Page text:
Tina Gianoulis

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arts >> Overview:  Cabarets and Revues

Historically, cabarets and revues have been much more likely to mention or imply same-sex desire than the "legitimate" theater; and same-sex desire has been less frequently condemned in cabarets and revues than in mainstream plays.

literature >> Overview:  Contemporary Drama

Since Stonewall, gay and lesbian drama has flourished, especially in the United States.

arts >> Overview:  Drag Shows: Drag Kings and Male Impersonators

A recent arrival in the drag arena, drag kings are part of an international drag movement that emerged in London and San Francisco in the mid 1980s.

arts >> Overview:  Drag Shows: Drag Queens and Female Impersonators

Female impersonation need say nothing about sexual identity, but it has for a long time been almost an institutionalized aspect of gay male culture.

literature >> Overview:  French Theater

French-speaking theater has a long history of depicting male and female homosexuals and in exploring the complexities of homosexual life.

arts >> Barr, Richard

Theatrical producer Richard Barr is most famous for producing the works of Edward Albee, introducing the European Absurdists to Broadway, and presenting the seminal gay drama, Mart Crowley's The Boys in the Band.

arts >> Busch, Charles

Actor-writer-director Charles Busch has distinguished himself through his virtuouso performances of "grand dame" characters and through his writing of dramatic vehicles for these roles.

literature >> Chambers, Jane

Jane Chambers was one of the first American playwrights to create openly lesbian characters who were comfortable with their own homosexuality.

literature >> Fierstein, Harvey

Award-winning Harvey Fierstein is one of the finest gay male playwrights currently working in the American theater.

arts >> Hoffman, William M.

Playwright, librettist, and educator William M. Hoffman is best known for his ground-breaking play As Is, one of the first theatrical works to focus on the AIDS epidemic.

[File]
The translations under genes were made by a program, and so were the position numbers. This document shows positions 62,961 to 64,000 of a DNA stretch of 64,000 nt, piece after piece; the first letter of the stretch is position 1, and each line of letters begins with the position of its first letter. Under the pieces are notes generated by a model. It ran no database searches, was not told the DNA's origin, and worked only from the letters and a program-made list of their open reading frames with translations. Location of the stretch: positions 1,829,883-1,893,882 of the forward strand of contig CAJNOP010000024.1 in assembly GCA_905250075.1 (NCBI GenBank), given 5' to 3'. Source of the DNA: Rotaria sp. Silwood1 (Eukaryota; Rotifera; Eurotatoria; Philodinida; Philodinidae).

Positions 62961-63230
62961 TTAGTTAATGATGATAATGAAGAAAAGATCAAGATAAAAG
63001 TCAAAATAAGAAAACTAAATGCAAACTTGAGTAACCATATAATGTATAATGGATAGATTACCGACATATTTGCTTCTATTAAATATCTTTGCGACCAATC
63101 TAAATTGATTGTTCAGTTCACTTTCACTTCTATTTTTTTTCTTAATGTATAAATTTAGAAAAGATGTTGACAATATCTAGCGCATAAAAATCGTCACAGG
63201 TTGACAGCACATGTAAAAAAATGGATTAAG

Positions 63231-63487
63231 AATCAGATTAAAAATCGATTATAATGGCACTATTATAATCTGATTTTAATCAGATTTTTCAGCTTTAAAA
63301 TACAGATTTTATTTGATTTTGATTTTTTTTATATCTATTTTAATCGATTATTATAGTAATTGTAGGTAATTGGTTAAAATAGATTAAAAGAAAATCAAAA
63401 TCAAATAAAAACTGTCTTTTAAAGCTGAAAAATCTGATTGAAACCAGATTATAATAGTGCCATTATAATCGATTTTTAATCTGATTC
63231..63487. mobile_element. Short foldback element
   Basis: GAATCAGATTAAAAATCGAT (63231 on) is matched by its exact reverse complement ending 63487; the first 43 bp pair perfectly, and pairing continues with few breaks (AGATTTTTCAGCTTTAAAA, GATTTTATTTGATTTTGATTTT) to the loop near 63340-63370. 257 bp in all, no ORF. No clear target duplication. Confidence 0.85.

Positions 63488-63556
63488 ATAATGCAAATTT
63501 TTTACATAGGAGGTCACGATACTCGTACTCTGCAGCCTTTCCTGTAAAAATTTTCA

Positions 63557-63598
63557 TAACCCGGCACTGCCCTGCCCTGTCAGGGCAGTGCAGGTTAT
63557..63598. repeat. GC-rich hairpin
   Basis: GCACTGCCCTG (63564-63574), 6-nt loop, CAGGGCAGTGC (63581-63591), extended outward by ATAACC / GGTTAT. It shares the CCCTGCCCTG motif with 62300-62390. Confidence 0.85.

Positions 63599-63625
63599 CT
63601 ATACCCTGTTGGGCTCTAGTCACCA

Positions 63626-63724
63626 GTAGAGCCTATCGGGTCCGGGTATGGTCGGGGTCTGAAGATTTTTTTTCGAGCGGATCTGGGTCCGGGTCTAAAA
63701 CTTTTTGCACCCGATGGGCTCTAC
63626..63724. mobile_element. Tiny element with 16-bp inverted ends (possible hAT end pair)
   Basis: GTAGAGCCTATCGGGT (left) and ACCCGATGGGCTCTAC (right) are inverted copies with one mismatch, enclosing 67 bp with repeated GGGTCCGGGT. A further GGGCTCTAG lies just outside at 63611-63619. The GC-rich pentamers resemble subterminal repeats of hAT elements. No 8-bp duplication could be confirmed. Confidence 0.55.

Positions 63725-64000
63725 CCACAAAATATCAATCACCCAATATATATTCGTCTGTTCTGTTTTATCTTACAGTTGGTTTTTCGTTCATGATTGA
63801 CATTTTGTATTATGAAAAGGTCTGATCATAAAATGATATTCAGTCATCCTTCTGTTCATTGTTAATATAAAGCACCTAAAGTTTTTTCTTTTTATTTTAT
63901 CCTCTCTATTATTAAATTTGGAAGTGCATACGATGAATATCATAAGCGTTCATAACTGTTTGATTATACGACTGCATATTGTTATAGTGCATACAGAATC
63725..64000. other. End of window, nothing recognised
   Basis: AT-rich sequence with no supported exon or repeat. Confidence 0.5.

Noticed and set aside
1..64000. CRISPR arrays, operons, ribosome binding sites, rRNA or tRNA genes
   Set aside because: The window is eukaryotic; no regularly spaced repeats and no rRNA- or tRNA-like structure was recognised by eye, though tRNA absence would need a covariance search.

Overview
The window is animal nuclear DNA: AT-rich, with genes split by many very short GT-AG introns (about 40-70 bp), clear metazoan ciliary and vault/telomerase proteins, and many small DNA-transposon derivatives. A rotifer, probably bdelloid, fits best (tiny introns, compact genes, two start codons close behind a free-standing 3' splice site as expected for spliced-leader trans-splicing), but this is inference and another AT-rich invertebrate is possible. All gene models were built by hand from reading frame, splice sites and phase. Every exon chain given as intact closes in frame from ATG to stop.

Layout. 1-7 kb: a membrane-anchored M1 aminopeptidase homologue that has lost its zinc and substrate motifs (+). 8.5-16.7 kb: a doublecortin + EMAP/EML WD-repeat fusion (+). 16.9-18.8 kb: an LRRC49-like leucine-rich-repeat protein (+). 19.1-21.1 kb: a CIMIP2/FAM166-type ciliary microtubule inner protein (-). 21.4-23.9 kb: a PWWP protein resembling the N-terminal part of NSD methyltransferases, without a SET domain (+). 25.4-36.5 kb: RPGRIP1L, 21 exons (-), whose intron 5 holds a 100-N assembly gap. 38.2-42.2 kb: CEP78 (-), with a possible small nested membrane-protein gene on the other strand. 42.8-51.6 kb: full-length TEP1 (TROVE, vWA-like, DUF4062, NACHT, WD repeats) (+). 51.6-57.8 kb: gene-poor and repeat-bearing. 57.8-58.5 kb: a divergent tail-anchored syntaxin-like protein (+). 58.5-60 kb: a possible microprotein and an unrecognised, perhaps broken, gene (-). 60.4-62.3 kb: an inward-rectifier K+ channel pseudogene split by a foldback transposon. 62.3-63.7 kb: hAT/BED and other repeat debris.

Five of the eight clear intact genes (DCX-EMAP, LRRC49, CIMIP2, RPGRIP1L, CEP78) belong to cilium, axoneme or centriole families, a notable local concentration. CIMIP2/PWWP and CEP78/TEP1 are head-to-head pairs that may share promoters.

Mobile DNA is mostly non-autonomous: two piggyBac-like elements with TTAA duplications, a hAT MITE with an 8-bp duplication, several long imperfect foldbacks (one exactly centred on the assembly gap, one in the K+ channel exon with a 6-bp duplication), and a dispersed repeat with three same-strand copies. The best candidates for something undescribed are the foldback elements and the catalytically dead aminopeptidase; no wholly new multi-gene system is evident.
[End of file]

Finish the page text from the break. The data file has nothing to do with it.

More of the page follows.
arts >> Hytner, Sir Nicholas

British director Sir Nicholas Hytner is acclaimed for his work on musicals and plays in London as well as New York, and also for directing films and operas.

arts >> Innaurato, Albert

Playwright Albert Innaurato's plays are as remarkable for the marginalizing ethnic identity, sexual orientation, and body image of their characters as they are for the author's refusal to adopt politically correct attitudes.

arts >> Kaufman, Moisés

Award-winning writer and director Mois├ęs Kaufman specializes in theatrical works that explore watershed moments in glbtq history, such as the Wilde scandal, the murder of Matthew Shepard, and the experience of East Berlin transvestite Charlotte von Mahlsdorf.

literature >> Kushner, Tony

In addition to being a prize-winning playwright, Tony Kushner has become a celebrity spokesman for gay politics and AIDS activism.

arts >> Ludlam, Charles

An innovator in the "Theater of the Ridiculous," actor and playwright Charles Ludlam drew on many elements of camp and farce, but never allowed them to obscure the seriousness of his themes.

literature >> McNally, Terrence

Texas-reared Terrence McNally, whose first play, And Things That Go Bump in the Night, was one of the great scandals of the 1964 New York season, emerged in the 1990s as America's most important gay playwright since Tennessee Williams.